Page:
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Chapter 3: The Chemical Basis of Life II

Page history last edited by Derek Weber 9 years, 10 months ago

Learning Objectives 

  • Explain the properties of carbon that make it the focal point of organic compounds.
  • Compare and contrast different types of isomeric compounds.
  • List the four major classes of biological macromolecules.
  • Describe each biological macromolecule, and how monomers of each class are brought together to form the macromolecules.
  • Describe the relationship between functional groups and macromolecules.
  • Appreciate the variety and chemical characteristics of common functional groups of organic compounds.
  • Name the different forms of carbohydrate molecules.
  • Relate the structure of polysaccharides to their functions.
  • Understand the structure of triglycerides.
  • Explain how fats function as energy-storage molecules.
  • Apply knowledge of the structure of phospholipids to the formation of membranes.
  • Describe the possible levels of protein structure.
  • Understand the relationship between amino acid sequence and their three-dimensional structure.
  • Give examples of several different proteins and the general types of functions they carry out in a cell.
  • Describe the structure of nucleotides.
  • Compare and contrast the structures of DNA and RNA.
  • Explain the functions of DNA and RNA.


Chapter Summary

Organic molecules are composed of specific functional groups that confer identity, form, and function. Many of these molecules form long-chain polymers of characteristic subunits, constituting the macromolecules upon which life depends. The bonds between subunits are formed by dehydration reactions requiring energy and resulting in the subsequent removal of one molecule of water per bond. The bonds are broken via hydrolysis reactions, releasing energy and requiring the input of water. The four types of macromolecules found within all living organisms are proteins, nucleic acids, lipids, and carbohydrates.


Carbohydrates include the monosaccharides, single subunits that serve as energy storage molecules, the two unit disaccharides that are plant transport molecules, and the polysaccharides, molecules hundreds of glucose units long and insoluble as a result of their coils or branches. Cellulose and chitin are important structural carbohydrates because most organisms lack the means to degrade them.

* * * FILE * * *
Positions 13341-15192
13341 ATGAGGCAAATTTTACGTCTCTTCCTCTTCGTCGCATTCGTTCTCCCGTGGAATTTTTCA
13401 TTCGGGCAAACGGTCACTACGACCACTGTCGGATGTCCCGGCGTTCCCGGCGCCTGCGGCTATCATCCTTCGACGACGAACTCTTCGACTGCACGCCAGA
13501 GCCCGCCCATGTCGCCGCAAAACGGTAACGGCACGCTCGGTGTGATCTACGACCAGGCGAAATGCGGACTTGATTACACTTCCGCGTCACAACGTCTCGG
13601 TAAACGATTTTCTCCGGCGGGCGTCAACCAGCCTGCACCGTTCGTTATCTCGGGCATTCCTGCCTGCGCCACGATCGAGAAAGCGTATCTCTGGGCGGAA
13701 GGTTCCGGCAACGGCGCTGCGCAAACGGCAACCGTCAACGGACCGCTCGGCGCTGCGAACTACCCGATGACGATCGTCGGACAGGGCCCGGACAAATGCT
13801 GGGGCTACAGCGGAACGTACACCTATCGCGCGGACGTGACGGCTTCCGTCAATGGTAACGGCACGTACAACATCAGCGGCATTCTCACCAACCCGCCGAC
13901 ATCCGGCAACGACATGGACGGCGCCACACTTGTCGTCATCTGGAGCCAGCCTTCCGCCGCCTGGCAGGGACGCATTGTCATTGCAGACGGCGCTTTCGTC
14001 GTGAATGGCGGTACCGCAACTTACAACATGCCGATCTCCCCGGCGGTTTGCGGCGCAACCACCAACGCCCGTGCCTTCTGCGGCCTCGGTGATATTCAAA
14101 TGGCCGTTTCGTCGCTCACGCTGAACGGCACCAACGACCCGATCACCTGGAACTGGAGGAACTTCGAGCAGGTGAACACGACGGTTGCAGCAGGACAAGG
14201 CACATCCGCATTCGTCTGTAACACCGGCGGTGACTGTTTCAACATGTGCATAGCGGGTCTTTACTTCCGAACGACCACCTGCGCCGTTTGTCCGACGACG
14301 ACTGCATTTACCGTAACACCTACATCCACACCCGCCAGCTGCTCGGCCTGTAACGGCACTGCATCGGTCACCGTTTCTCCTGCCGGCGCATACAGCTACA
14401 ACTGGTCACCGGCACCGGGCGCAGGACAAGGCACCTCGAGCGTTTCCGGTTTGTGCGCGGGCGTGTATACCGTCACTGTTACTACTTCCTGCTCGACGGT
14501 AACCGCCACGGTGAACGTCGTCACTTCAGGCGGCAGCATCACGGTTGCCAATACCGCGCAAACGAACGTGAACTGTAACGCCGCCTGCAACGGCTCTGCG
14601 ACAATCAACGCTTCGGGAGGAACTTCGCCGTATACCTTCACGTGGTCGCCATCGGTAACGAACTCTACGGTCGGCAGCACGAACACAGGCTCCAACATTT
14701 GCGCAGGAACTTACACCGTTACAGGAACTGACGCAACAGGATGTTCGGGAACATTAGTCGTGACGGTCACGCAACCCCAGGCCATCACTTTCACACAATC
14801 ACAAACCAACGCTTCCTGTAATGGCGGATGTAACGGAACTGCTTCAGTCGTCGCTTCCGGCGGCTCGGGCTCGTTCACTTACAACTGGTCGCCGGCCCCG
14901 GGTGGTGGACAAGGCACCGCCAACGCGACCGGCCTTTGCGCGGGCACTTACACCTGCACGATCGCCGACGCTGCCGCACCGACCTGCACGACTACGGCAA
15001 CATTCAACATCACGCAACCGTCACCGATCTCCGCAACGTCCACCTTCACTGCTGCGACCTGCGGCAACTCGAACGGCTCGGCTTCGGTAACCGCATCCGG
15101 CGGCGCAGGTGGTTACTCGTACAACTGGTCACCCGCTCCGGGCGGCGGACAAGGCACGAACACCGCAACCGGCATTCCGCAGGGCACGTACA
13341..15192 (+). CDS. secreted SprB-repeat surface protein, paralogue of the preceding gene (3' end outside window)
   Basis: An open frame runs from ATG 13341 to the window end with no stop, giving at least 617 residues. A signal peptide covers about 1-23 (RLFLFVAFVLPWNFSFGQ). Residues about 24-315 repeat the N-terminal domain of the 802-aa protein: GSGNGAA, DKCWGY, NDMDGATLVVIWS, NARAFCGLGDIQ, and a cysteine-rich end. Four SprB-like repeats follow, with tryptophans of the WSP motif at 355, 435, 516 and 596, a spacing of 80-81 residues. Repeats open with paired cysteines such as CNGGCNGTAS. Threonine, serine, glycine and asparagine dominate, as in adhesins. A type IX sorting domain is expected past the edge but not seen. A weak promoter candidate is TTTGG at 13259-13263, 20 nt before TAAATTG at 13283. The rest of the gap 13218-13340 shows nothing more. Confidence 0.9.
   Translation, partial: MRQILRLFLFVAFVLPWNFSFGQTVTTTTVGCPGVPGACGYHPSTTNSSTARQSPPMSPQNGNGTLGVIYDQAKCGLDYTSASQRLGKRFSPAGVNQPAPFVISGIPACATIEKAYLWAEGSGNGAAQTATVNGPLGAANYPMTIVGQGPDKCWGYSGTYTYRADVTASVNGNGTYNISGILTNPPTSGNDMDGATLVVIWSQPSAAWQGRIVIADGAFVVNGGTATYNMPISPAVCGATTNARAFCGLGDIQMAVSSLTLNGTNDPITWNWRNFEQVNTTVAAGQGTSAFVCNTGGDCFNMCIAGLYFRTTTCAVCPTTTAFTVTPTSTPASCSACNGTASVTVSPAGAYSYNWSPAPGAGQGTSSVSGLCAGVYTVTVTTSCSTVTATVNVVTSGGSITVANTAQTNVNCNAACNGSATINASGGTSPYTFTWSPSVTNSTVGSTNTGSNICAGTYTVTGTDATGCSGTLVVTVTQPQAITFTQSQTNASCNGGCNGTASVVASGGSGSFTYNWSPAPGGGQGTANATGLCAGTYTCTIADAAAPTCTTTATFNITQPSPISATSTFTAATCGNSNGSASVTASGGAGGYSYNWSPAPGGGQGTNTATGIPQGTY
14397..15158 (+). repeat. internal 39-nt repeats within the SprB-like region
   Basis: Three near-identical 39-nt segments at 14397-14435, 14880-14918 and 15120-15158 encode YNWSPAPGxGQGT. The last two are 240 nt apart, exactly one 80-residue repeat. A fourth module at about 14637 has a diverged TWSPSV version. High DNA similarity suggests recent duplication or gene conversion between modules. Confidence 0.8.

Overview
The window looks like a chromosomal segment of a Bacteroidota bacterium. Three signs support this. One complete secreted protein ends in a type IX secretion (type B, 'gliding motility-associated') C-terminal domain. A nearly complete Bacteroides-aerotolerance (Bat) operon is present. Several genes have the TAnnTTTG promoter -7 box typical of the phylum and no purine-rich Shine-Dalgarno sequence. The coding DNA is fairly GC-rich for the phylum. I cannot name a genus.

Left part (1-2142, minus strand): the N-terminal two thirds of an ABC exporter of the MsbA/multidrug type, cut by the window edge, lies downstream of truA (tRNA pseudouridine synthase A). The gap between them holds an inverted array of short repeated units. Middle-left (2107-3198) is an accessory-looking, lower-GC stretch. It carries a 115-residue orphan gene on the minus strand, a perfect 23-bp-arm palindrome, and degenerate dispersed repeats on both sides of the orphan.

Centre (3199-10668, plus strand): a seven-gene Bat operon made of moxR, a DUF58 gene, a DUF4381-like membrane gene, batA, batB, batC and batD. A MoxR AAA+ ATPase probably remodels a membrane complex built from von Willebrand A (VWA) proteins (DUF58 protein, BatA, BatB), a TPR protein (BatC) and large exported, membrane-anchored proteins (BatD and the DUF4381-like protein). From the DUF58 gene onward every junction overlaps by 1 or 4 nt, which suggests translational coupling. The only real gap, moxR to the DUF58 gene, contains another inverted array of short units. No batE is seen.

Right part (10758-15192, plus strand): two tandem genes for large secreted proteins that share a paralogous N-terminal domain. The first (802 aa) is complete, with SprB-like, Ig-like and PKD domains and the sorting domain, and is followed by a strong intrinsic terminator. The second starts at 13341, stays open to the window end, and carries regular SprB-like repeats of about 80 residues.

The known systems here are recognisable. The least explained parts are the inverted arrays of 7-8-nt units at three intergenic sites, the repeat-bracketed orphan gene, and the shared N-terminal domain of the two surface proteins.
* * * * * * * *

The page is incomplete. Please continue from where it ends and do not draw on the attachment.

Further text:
Lipids comprise the second group of macromolecules, unique in that they are completely insoluble in water. The simplest are the fats, which provide ideal long-term energy reserves due to their numerous C—H bonds. Other lipids are important components of biological membranes and have polar ends that orient toward water and nonpolar tails that orient away from it.


Proteins are a diverse group of macromolecules composed of lengthy chains of amino acid subunits. Each subunit consists of a central carbon attached to four functional groups, three that are constant among all amino acids and a fourth (the R group) that confers identity. Proteins have six levels of organization, all of which ultimately depend, therefore, on the initial amino acid sequence and the identity of each unique R group. Special proteins, chaperonins, act as molecular chaperones to help other proteins fold into their active shape. Denaturation results from changing the environmental conditions surrounding a protein. This adversely affects its biological activity, especially when it is an enzyme.


The nucleic acids, DNA and RNA, are enormously long chains of nucleotides each composed of a five-carbon sugar, a phosphate group, and one of four nitrogenous bases. Specific nucleotide identity is conferred by the base, which may be a purine or a pyrimidine. The complementarity of the nitrogenous bases allows for efficient replication of each strand and enables DNA to exist as a protected double helix. The structure of DNA and RNA differ in the sugars that constitute their backbones and in the chemical composition of one of their pyrimidine bases.


Power Point Presentation

Chapter 3 PowerPoint (.pdf) 


Virtual Lectures 

1.  Section 3.1: The Carbon Atom and the Study of Organic Molecules







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1.  Making and Breaking Down Macromolecules

2.  Functional Groups

3.  Complex Carbohydrates

4.  Phospholipids

5.  Amino Acids

6.  Peptide Bonds

7.  Higher Order Protein Structure

8.  Example of Quaternary Structure 

9.  Nucleotides



1.  Here is a copy of the original investigative article from 1961 demonstrating that protein function is encoded by the primary sequence of amino acids.  The entire reference is: 

Haber , E., and Anfinsen, C.B. 1961. Regeneration   of enzyme activity by air oxidation of reduced subtilisin-modified ribonuclease. Journal of  Biological Chemistry 236:422–424.


2.  Gaming the System: Video Gamers Help Researchers Untangle Protein Folding Problem.  The folding of a protein into its final 3-D structure is essential for the function of all living things.  Scientists are interested in try to determine the secrets of protein folding within the cell.  They have enlisted video gamers to assist in elucidating this issue using a free program called Fold.it.  This is a fascinating read.  If enough people are interested, I thought we can start our own group and see how we stack up against other groups from around the world.  We can maybe devise some extra credit opportunities if need be.


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